… his speech is the speech of God, his act is the act of God, his command is the command of God, his word is the word of God, his decree is the decree of God, his will is the will of God, his knowledge is the knowledge of God, his power is the power of God, his face is the face of God, his hand is the hand of God, his hearing is the hearing of God, and his sight is the sight of God. 
2) When we need to reach Allah, we go through Ali, through the Imams. This is demonstrated by the following sayings of the Imams:
Imam Ali (A.S.): “I am the Most Beautiful Names by which one invokes Him (Allah).” 
Imam Ja’far al-Sadiq (A.S.): “He who knows us knows God, and he who knows us not, knows not God.” 
Imam al-Mu’izz (A.S.): “… we are the gates of God and the means through Him. He will accept whoever comes to us. And whoever seeks forgiveness will reach Him and whoever seeks mercy from us, we will seek mercy for him from God and whoever repents, all his mistakes will be forgiven.” 
Prior to the Institute of Ismaili studies, an important text capturing the history of the Ismaili Imams was a book called Noorum Mubin (also known as Nurun Mubin) Or the Sacred Cord of God: A Glorious History of Ismaili Imams, first published in 1936, compiled by Ismaili scholar Wazir Ali Muhammad Jan Muhammad Chunara. In the chapter in this book about Imam Ali (A.S.), there is a section called Mi’raj (literally meaning “ladder” in Arabic) that gives an account of Prophet Muhammad (S.A.W.) ascending to the heavens to visit God. Near the beginning of the Prophet’s journey to God, the Prophet encounters a lion blocking his way. Upon seeing the lion, the Prophet takes his ring off and throws it in front of the lion. The lion takes the ring and gets out of the Prophet’s way. After visiting all the other Prophets, Prophet Muhammad (S.A.W.) arrives in the presence of God. God is behind a veil and has a conversation with the Prophet from behind this veil. The Prophet is very surprised that the voice he hears coming from behind the veil is the voice of Imam Ali (A.S.). Then, heavenly food appears from behind the veil in front of the Prophet and God asks the Prophet to eat. The Prophet tells God that he never eats alone. A hand emerges from behind the veil, to join the Prophet. On that hand is the same ring that the Prophet had thrown in front of the lion, near the beginning of the journey. Immediately, the Prophet recognizes that hand as the hand of Imam Ali (A.S.), who was referred often, due to his bravery, as Asadullah, or the “Lion of God”. 
In the above account, God interacts with the Prophet, and the Prophet interacts with God, through Ali, confirming symbolically the two truths discussed earlier. These truths are further validated by a hadith attributed to Prophet Muhammad (S.A.W.) wherein he says about Ali:
Here is the most radiant Imam, tallest lance of God, the greatest Threshold of God; whosoever longs for God, so let him enter through this Threshold … Without ʿAli, truth would not be distinguished from falsehood, nor believer from non-believer; without ʿAli, it would not have been possible to worship God . . . no Curtain hides God from him, no Veil lies between God and him! For ʿAli himself is the Curtain and Veil.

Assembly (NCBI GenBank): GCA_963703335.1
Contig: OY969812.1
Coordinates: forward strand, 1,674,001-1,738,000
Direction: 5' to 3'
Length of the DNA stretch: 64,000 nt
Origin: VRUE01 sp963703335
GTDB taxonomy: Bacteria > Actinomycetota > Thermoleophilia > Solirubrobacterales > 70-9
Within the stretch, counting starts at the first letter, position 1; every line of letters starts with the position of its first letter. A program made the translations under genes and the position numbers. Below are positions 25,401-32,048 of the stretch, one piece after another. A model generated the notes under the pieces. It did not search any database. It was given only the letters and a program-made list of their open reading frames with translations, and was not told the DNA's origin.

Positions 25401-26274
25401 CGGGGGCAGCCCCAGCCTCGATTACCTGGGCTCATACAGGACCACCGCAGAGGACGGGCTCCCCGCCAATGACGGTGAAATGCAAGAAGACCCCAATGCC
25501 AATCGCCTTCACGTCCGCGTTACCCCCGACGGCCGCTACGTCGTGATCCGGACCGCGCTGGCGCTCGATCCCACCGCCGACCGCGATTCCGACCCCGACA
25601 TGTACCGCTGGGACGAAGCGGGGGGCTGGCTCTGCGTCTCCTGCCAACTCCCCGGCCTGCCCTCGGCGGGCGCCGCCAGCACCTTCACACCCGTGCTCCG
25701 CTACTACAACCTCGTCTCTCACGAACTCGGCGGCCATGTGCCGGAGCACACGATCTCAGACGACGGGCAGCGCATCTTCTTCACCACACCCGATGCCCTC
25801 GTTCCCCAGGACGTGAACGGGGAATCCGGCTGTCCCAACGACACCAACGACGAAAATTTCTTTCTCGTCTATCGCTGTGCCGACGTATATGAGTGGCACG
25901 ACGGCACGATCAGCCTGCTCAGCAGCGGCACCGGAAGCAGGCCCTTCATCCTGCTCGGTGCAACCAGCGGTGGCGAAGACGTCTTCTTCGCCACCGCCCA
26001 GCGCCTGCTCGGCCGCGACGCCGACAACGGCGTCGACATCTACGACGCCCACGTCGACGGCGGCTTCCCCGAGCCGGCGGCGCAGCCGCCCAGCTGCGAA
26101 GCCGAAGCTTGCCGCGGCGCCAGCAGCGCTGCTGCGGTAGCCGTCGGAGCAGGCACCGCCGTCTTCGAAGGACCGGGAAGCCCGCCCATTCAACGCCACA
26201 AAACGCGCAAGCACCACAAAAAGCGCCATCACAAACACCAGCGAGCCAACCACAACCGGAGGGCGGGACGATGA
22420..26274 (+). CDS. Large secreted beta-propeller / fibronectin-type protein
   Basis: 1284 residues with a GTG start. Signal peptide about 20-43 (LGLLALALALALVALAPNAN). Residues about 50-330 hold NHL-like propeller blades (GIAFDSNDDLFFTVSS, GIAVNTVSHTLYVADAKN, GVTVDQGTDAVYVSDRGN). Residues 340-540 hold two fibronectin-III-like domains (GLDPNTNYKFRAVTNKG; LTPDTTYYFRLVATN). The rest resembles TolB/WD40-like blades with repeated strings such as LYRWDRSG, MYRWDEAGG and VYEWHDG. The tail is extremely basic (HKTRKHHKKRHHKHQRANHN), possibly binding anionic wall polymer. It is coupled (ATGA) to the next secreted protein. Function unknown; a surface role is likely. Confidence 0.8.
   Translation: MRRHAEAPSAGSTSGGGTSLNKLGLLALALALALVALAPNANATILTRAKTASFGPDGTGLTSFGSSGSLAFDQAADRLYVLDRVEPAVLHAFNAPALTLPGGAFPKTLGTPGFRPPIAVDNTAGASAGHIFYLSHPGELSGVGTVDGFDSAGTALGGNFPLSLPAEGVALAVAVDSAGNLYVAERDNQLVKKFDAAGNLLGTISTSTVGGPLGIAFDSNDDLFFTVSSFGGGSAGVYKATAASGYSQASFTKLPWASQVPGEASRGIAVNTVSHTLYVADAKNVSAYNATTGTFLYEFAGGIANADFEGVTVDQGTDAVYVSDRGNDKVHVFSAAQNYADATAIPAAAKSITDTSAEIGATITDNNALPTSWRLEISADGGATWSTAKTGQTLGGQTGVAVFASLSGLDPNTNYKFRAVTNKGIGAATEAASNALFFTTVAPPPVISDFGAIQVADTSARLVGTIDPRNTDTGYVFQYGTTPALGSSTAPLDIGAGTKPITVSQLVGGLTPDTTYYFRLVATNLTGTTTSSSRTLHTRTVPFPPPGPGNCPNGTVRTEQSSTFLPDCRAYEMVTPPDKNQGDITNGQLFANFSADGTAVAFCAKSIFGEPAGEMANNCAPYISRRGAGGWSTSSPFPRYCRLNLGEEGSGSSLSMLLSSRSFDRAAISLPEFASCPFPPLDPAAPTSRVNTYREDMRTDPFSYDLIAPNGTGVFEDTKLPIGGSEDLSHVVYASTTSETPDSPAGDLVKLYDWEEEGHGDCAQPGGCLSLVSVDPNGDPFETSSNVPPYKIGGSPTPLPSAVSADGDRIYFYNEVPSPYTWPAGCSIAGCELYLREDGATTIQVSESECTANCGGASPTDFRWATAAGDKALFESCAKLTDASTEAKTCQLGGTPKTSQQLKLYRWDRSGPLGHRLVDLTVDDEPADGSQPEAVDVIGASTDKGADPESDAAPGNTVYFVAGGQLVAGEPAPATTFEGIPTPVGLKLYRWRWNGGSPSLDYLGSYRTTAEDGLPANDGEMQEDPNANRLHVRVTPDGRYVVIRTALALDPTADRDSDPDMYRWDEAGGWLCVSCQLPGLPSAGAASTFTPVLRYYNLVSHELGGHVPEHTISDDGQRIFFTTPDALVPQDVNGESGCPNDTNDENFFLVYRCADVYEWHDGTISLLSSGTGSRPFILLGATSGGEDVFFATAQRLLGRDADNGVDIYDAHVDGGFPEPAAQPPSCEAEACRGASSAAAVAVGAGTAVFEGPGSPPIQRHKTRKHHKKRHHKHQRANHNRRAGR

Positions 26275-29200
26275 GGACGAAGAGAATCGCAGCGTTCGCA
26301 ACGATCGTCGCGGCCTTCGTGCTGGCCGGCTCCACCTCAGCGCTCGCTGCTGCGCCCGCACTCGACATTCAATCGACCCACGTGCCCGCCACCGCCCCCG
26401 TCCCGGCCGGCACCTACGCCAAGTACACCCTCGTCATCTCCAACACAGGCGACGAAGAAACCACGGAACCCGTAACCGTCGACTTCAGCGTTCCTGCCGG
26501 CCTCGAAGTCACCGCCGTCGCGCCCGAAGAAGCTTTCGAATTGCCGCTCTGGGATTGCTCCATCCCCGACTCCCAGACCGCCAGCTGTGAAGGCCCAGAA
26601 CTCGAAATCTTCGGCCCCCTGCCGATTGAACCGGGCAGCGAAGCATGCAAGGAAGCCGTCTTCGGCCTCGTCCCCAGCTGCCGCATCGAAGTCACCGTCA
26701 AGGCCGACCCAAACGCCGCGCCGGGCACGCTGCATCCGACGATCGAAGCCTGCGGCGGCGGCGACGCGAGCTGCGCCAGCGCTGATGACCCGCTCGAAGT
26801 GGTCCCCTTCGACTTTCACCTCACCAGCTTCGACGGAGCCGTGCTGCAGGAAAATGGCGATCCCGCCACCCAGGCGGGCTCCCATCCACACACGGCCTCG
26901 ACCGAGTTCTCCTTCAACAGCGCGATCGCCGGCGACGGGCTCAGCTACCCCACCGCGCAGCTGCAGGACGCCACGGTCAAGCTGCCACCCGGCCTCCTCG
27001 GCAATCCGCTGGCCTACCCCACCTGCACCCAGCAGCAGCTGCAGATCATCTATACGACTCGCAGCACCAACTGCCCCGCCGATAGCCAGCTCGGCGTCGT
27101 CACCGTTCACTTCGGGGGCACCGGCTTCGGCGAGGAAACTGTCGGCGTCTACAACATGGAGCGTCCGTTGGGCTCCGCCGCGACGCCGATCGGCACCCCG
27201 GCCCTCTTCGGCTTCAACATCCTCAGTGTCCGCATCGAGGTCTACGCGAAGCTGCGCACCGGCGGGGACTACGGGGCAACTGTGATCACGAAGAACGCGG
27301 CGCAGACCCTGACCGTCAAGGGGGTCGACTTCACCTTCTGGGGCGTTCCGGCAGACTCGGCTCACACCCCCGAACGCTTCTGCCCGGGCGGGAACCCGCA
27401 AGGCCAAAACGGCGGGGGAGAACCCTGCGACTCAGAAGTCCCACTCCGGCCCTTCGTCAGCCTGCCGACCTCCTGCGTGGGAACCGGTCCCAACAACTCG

For a Mu’min, this implies that if he/she has access to Ali, to his Nur, and thus, the Nur of the Imams, through their Nur, he/she has access “directly” to Allah. For that Mu’min, the transcendent Allah, beyond all imagination and comparison, becomes immanent, through the Nur of Ali, through the Nur of the Imams.
This is beautifully represented by Pir Shihabu’ddin Shah al-Husayni (A.S.) in Risala dar Haqiqat-i Din Or True Meaning of Religion, wherein he recalls an interaction between Imam Ja’far al-Sadiq (A.S.) and a Mu’min:
Imam Ja’far Sadiq once replied to a man who asked him whether it is true that at the Day of Resurrection God will become visible to all? ‘Yes’, – said he – ‘He is visible even before that day. He is visible to His slaves from the day when He asked them: “am I not your Lord?” Do not you see Him?’ The man who asked the question then replied: ‘O my Lord, I see thee! Give me the permission to tell this (to others) on thy authority’. The imam replied: ‘do not tell this to anybody, because people are stupid and ignorant, they shall disbelieve you, regarding this as impiety (kufr)’. 
For such a Mu’min who truly “sees” the Imam, the Imam becomes the aim and destination of all service and worship, for the Imam’s service is Allah’s service, his worship is Allah’s worship. Moreover, it is only when such a Mu’min annihilates himself/herself in his/her Imam that the Mu’min is able to annihilate himself/herself in God: the stream joins the river, the river joins the ocean. As Imam Sultan Muhammad Shah (A.S.) reiterates in his address at the Ismailia Association Mission Conference:
These are the doctrines of the Ismailis. This is perfectly clear. There is nothing new. The perfect Momin after death and Imam should not be separated, which means it is like a river which flows through the earth, stones, rocks and various other obstacles but reaches the ocean carrying with it all kinds of smaller streams. 
The Sufis say, “Die before you die”. The “death” of the Mu’min above, is his/her spiritual annihilation in the Imam, preferably, before his/her physical death, and through the Imam, into Allah. One does not die such a death by merely proclaiming “Ali Allah” for that can be superficially or ignorantly done without any heart or depth. One dies such a death by giving himself/herself, completely – every breath, thought, word, and deed – to his/her Imam. We hear about such a death in Kalam-I Mawla Or Speech of the Lord, an Ismaili devotional corpus, containing teachings of Imam Ali (A.S.), wherein it says: